As incoming President Joe Biden prepared to take the oath of office in a city still reeling from the January 6 attack on the Capitol, 22-year-old poet Amanda Gorman was charged with capturing the spirit of the moment.
Amanda Gorman’s first political memory is her mother reading her Miranda Rights. Gorman once said, “When you are a Black child growing up in America, our parents have to have what’s called ‘the talk’ with us. Except it’s not about the birds and the bees and our changing bodies, it’s about the potential destruction of our bodies.”
This afternoon, with her reading of an original composition titled “The Hill We Climb,” she did just that—and, in doing so, became the youngest inaugural poet in United States history.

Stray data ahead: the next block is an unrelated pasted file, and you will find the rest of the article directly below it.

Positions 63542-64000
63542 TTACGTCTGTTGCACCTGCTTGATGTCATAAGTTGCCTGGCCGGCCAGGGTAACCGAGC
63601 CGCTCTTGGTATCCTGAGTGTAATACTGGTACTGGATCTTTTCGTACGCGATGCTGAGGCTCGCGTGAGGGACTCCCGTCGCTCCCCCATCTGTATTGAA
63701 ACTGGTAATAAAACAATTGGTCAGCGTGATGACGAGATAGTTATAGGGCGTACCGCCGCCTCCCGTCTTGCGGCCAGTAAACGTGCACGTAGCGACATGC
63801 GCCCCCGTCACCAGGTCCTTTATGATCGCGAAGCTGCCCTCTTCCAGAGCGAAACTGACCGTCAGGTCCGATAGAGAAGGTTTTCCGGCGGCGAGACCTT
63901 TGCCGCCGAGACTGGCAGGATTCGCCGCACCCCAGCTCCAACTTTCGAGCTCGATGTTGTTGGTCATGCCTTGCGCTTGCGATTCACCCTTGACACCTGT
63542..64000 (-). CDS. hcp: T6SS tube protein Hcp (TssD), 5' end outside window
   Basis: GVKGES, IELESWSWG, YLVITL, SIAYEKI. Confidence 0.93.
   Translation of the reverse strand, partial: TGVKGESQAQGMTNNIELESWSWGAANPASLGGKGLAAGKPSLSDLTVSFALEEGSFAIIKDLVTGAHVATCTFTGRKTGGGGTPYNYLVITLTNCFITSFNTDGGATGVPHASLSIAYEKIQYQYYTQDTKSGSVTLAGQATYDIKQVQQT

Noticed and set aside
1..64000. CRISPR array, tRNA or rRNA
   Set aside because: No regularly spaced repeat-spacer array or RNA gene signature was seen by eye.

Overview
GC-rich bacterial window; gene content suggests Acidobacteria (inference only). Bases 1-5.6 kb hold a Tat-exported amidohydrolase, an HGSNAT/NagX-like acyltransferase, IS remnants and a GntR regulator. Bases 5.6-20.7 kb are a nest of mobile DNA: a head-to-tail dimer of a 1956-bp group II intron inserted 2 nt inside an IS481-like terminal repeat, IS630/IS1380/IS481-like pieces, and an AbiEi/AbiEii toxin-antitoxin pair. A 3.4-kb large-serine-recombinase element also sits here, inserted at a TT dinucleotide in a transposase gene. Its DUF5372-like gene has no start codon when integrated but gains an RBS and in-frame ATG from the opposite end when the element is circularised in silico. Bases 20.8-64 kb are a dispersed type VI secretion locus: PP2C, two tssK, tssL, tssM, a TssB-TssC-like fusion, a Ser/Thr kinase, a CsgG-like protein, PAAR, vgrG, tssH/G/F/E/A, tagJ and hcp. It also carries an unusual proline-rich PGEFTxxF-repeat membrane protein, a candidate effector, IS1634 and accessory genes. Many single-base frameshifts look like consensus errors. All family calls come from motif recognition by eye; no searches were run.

“What I really aspire to do in the poem is to be able to use my words to envision a way in which our country can still come together and can still heal,” she told the New York Times’ Alexandra Alter ahead of the ceremony. “It’s doing that in a way that is not erasing or neglecting the harsh truths I think America needs to reconcile with.”
Growing up in Los Angeles, where her mother teaches middle school, Gorman began writing poetry as a child. At 16, she served as a youth delegate for the United Nations. Soon after that, she became the Youth Poet Laureate of Los Angeles and published her first collection, The One for Whom Food Is Not Enough. In 2017, while studying sociology at Harvard University, she was named the country’s first National Youth Poet Laureate.